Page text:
Insular or Cosmopolitan: David Monrad Johansen and Paris
- Side: 65-84
- Publisert på Idunn: 2012-11-12
- Publisert: 2012-11-12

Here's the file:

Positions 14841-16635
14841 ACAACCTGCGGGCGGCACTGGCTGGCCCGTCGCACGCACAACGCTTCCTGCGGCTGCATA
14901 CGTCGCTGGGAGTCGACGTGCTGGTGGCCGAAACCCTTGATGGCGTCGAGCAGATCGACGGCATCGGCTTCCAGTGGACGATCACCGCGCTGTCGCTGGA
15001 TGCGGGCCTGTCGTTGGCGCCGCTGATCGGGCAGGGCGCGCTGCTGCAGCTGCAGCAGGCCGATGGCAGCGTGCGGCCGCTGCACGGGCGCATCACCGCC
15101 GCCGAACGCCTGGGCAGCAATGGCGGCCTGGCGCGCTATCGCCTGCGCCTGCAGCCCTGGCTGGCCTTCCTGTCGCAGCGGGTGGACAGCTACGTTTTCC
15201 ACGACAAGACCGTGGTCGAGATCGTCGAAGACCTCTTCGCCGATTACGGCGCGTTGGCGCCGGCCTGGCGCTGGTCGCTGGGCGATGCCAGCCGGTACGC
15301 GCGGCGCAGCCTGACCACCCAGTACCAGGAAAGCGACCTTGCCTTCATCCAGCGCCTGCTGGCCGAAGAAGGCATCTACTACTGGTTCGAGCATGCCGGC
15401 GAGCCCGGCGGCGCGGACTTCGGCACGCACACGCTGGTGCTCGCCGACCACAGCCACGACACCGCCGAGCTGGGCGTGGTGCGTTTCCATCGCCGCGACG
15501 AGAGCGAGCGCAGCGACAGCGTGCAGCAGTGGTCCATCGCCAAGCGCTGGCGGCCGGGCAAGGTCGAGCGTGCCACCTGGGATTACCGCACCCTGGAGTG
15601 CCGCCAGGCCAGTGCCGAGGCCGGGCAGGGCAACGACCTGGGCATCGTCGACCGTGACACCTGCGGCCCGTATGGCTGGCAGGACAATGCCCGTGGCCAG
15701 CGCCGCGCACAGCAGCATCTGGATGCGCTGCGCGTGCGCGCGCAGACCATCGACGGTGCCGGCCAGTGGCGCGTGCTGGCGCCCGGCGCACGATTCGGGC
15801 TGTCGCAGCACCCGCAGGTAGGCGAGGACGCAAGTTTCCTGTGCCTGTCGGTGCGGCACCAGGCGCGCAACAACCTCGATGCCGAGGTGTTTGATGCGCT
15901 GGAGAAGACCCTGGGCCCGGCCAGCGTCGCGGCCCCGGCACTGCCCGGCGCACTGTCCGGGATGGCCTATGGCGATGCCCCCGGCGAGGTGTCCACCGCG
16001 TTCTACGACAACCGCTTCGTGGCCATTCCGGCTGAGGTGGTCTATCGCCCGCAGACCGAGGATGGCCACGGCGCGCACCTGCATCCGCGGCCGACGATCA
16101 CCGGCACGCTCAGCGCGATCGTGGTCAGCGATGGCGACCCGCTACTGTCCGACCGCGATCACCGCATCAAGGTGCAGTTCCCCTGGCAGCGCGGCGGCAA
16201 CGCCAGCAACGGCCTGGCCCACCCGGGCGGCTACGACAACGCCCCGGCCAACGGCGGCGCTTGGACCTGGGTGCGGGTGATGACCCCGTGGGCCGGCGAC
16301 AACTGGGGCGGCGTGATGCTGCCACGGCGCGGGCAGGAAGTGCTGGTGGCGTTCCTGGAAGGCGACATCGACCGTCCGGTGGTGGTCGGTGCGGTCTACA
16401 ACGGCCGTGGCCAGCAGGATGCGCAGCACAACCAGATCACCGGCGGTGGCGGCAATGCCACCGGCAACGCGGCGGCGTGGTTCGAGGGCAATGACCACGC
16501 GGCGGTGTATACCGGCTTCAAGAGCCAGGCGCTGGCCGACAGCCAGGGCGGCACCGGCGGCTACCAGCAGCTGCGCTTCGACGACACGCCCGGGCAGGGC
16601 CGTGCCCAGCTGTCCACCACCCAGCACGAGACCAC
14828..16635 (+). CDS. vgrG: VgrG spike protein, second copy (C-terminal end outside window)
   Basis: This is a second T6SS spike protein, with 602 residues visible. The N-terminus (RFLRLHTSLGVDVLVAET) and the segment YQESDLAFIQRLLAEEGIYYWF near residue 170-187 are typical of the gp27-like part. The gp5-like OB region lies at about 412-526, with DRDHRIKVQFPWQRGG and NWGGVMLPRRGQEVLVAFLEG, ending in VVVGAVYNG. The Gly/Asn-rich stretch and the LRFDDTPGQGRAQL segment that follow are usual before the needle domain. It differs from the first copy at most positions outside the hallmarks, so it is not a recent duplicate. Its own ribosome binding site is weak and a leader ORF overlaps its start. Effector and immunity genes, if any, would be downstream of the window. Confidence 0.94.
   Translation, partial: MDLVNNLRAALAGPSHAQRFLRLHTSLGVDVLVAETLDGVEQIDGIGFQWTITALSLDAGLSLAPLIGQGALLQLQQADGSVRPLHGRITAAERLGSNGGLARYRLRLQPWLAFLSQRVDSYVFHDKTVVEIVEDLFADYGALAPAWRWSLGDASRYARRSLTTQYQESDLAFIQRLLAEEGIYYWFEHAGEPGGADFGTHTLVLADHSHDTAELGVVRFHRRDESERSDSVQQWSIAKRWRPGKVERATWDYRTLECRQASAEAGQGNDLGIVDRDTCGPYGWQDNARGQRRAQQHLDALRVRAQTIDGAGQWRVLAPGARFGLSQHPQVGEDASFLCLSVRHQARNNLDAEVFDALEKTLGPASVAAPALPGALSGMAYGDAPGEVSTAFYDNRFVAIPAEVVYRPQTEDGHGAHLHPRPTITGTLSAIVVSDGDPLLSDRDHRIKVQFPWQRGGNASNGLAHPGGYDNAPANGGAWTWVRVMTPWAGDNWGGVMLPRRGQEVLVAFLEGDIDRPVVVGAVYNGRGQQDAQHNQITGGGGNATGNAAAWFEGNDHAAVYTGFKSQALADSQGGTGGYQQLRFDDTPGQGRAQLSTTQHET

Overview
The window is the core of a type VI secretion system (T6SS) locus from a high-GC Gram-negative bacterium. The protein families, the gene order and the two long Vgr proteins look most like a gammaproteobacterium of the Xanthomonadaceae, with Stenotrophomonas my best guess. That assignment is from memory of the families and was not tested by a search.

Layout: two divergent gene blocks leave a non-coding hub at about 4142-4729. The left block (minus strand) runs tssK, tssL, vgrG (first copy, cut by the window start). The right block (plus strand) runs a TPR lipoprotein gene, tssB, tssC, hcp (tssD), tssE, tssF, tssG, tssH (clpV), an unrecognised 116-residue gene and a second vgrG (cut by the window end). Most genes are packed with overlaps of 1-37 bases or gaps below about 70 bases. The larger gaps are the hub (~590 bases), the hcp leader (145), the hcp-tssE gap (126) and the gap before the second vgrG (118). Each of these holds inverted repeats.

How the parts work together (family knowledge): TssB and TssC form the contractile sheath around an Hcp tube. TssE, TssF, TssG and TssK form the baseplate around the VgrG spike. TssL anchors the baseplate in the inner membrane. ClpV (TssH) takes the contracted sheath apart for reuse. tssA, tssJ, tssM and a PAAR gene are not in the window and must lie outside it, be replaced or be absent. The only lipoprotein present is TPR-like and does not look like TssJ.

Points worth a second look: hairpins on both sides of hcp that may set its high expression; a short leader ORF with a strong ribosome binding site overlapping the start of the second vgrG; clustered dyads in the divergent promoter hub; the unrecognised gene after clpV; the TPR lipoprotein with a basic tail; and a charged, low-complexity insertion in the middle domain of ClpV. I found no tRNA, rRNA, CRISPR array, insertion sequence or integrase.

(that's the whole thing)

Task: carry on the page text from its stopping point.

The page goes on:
The Norwegian composer David Monrad Johansen (1888–1974) emerged as the standard-bearer for what he himself called «national values» in music in the interwar period. It is very much for this that he is remembered today. But there is more to the story. After all, only a part of Monrad Johansen’s production is clearly influenced by the nationalistic programme he advocated from 1924 onwards, and the insular attitude he may express in some of his articles is clearly contradicted in other parts of his writings. Monrad Johansen received strong impulses from the international music scene, not least from the Parisian scene, where his predecessor and first source of inspiration, Edvard Grieg, was held in high esteem at the close of the 19th century. The French influence on David Monrad Johansen is complex, and may be traced to greatly differing sources of influence. The formative impulses Monrad Johansen received in Paris during his two stays in 1920 and 1927/28 were important, but only constitute parts of this picture. His Debussy studies started well before his first trip to Paris. At this time, Debussy’s music was passed on to him through his studies with Alf Hurum, and also, then, through his studies of theoretical literature of non-French origin. Furthermore, what Monrad Johansen experienced in Paris was not solely French music. In a manner of speaking, Stravinsky’s Russian ballets are French music in the sense that they were created and first performed in Paris, but at the same time this points to a crucial trait of the Parisian musical scene at the time: it was cosmopolitan in character. It thus comes as no surprise that Monrad Johansen received his strongest impressions from Austro-German modernism in Paris. This took place during his stay in Paris in 1927/28, when he experienced Arnold Schönberg, but the positive attitudes to Schönberg were founded ten years earlier, before his first trip to Paris. This illustrates just how complicated the problem of influence is. The French influence on Monrad Johansen is central, but it is found on a great number of levels.